Community Projects

Summer Projects

 As part of our mission to provide health professions students with rural experiences, Southern Vermont AHEC has offered two or four week summer projects to students at the Robert Larner, M.D. College of Medicine at The University of Vermont.

Similar to 2017, we are offering  two-week summer interdisciplinary projects, Vermont Proud: Assessing the Need for Community Based Physicians.  Challenges for Rural Patients and The Value of Home Visits.  Two students will have an opportunity to examine the challenges that rural Vermont patients face that keep them from coming into a medical site for heart health checkups, important follow-ups to test their A1C levels, or situations that, if untreated, can necessitate a hospital emergency room visit.  At the same time, what keeps them from accepting services that might be available?  For more information and/or apply for a summer project, please contact Susan White, Health Professions Resource Coordinator at swhite@svtahec.org.

In the summer of 2017, Erin Hunt spent two weeks in Londonderry, Townshend, Springfield and the Chester area learning about the challenges faced by patients living in rural areas.  Erin accompanied Care Coordinators, nurses and a physician on home visits to understand more fully patients’ personal, geographical and financial challenges.  Erin produced a Resource Guide for the community that included contact information on a variety of needs.  She was able to spend time in the rural clinic, Mountain Valley Medical Clinic, as well as the Federally Qualified Health Center, Springfield Medical Care Systems.

During the summer of 2015, Emily Forbes-Mobus and Catherine Hayes met with Claudia Maurieb, Prevention Photo-EmilyForbesMobus-and-Catherine-Hayes.Claudia-Maureib2015Consultant with the Vermont Department of Health.  Emily and Catherine did an AHEC Interdisciplinary Student Project: Beyond Hub & Spoke, a two-week project in Springfield exploring opioid treatment, examining what aspects of the Hub and Spoke are working and what resources exist in the community for people seeking help with treatment, and those in recovery.

 

During the summer of 2014, Ania Mortier (NP and Katie Lantz worked on an Interdisiplinary Summer Student Project with the Bristol Mountain Health Center and conducted a mindfulness and stress reduction seminar for their patients.

 

photo: student project

photo: Annie Lawson (left) and Sabrina Bedell (right) work together on an elder care team project.

In the summer of 2013, we were fortunate to have one medical student and one student in her second year of a Master’s of Social Work (MSW) Program.Annie Lawson and Sabrina Bedell worked as an inter-professional team to examine elder care in Brattleboro and Townshend.  Working under the guidance of two family practitioners, Dr. Robert Tortolani in Brattleboro and Dr. Tim Shafer of Grace Cottage Hospital in Townshend, as well as other community mentors, Annie and Sabrina looked at what care services are in place to keep elders in their homes.  They also look at what might be missing, and challenges that communities, elders and health care systems face with geriatric patients.   They spent time in primary care settings, adult day center, assisted living senior  housing, free clinics, and learning about the SASH program.  IN addition to giving medical and service providers a chance to teach and interact with health professions students, we also hope it impacts on the students’ thinking.  As one of them summed up in her evaluation, “I am thankful for this opportunity to explore this field, and I am positive that this experience will shape my practice in the future.”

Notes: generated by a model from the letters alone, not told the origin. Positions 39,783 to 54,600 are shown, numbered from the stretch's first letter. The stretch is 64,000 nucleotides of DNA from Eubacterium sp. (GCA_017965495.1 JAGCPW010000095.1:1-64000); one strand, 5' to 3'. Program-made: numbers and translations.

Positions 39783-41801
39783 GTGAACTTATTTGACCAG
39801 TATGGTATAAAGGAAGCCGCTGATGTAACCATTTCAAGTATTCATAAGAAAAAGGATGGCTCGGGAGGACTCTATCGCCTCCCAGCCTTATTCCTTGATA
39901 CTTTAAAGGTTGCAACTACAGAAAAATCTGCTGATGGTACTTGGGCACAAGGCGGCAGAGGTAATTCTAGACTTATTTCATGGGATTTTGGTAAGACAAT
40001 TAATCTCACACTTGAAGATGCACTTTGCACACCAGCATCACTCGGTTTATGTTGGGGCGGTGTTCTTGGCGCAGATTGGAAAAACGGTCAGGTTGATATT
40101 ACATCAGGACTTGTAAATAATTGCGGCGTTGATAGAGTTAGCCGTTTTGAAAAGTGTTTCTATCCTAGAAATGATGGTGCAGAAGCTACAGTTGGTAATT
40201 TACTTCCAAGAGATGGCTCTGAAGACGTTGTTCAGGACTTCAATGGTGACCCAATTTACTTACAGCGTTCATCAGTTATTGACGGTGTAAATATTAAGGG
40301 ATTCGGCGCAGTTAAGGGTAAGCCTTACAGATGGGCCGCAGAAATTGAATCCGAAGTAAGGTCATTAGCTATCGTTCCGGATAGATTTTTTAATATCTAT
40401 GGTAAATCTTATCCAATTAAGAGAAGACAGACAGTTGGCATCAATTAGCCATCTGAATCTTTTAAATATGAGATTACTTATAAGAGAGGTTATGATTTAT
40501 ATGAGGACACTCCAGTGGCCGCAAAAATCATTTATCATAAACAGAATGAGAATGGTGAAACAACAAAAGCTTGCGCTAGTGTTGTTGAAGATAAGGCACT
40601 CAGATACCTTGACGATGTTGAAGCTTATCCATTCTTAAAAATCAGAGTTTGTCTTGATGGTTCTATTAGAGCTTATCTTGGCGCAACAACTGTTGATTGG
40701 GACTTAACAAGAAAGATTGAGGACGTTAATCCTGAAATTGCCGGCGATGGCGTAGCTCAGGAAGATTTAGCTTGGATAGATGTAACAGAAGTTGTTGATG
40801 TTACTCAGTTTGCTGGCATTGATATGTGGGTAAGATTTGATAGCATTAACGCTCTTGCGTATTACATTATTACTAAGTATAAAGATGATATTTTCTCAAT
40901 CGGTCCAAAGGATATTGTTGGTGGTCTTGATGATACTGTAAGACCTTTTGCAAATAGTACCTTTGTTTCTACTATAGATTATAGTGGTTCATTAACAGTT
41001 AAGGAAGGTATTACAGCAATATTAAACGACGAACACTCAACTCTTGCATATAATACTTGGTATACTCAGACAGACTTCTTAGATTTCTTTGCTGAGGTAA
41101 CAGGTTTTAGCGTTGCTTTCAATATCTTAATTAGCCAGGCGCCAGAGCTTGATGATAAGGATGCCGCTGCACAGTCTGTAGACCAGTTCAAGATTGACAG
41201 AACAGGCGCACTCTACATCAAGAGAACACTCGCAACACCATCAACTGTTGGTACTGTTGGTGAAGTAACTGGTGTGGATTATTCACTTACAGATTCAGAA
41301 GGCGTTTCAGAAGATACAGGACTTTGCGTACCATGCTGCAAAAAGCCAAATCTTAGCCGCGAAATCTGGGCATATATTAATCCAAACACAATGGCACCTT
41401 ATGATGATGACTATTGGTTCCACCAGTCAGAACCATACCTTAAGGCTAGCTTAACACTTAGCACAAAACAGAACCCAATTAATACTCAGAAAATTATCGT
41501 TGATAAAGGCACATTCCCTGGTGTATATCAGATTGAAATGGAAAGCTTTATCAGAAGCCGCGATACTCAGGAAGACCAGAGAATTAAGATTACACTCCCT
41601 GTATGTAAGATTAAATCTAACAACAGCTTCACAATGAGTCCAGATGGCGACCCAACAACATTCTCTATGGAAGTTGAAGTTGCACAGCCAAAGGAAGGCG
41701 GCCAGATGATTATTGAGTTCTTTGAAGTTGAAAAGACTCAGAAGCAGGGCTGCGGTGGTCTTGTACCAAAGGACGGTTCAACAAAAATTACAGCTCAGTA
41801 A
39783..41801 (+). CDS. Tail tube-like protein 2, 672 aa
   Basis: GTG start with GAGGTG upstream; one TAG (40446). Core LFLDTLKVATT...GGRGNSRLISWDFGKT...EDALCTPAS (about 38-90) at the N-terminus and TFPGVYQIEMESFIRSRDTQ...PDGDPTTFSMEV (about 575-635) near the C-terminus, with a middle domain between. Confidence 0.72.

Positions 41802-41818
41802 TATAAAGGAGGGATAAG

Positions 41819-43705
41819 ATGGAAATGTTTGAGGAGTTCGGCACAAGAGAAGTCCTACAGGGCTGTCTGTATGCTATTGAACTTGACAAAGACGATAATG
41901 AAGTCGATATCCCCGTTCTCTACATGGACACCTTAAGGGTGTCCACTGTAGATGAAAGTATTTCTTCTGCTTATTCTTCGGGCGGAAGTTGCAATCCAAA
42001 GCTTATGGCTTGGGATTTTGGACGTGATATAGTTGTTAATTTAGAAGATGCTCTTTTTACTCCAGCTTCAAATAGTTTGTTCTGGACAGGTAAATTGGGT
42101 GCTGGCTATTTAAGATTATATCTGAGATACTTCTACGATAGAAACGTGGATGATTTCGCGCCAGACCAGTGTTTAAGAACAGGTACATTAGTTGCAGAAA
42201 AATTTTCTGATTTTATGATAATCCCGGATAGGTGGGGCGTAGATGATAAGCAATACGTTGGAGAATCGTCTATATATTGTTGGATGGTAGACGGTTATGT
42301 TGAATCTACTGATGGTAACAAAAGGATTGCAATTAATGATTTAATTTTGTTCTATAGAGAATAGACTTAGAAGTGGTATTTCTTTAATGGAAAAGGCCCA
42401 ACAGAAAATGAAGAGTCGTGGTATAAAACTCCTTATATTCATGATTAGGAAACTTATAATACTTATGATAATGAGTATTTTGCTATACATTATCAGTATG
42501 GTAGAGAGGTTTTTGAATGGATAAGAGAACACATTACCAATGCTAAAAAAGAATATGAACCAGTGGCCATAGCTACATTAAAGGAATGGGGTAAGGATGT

SEARCH-Students-closeup-Benson.Patel-with-CCIn 2012, Patrick Benson (right) and Anisha Patel (center) worked with Christian Craig of the Edgar May Health & Recreation
Center in Springfield, along with Barbara Dalton, MD, on a two-week project in Springfield.  Their portion of the project, Prescription for Exercise, built upon a project from 2010 and 2011 which explored ways to improve the outcome of the PFE program.  They interviewed physicians and patients and visited a weight-loss support group.

 

 

 

image: jogging

Family Medicine Student Community Health Improvement Project

The Community Health Improvement Project is part of the Robert Larner, M.D. College of Medicine at The University of Vermont Family Medicine student clinical rotations. For Larner College of Medicine 3rd year students on Family Medicine rotations, AHEC will connect you to community resources, county demographic information and contacts for your community health Improvement Projects.  Contact Susan White for more information, sample projects or community health topics.

Examples of Student Community Health Improvement Projects in the last few years include:

  •  “Shared Decision-Making in the Clinical Practice” Castleton Family Health Center, Bomoseen
  • “Reducing Fall Risk”, Grace Cottage Family Health, Townshend
  • “Stress Management for Teenagers”, Chester Family Medicine
  • “Complementary and Alternative Medicine in Bennington”
  • “Access to Care: Steps to Follow”, Springfield Health Center

photo: projects